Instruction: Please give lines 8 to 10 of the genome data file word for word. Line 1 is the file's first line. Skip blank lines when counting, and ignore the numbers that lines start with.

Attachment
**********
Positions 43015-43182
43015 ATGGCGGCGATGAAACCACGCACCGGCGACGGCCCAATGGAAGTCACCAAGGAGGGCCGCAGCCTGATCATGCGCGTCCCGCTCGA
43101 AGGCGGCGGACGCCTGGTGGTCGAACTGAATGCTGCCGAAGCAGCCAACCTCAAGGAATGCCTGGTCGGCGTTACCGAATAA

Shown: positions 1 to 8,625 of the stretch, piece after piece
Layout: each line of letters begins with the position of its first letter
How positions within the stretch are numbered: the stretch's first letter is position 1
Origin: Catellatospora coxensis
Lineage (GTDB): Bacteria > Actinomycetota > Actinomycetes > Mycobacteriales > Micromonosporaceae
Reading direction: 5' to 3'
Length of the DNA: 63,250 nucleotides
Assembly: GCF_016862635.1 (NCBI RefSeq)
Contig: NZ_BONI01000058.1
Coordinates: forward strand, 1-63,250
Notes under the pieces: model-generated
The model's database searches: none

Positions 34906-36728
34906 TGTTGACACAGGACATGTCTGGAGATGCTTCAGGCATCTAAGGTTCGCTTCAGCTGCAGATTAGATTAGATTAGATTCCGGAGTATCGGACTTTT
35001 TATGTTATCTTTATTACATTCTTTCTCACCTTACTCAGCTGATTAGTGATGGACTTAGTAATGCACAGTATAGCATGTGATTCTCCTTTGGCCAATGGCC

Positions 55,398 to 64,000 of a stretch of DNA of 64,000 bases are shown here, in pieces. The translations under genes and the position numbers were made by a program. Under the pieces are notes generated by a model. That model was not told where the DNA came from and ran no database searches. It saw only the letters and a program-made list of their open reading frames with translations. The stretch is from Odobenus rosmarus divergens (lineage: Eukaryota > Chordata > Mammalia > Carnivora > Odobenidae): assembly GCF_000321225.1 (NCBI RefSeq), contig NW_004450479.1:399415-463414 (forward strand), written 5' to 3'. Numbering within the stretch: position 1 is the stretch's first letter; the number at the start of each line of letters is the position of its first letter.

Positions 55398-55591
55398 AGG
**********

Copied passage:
Lineage (GTDB): Bacteria > Actinomycetota > Actinomycetes > Mycobacteriales > Micromonosporaceae
Reading direction: 5' to 3'
Length of the DNA: 63,250 nucleotides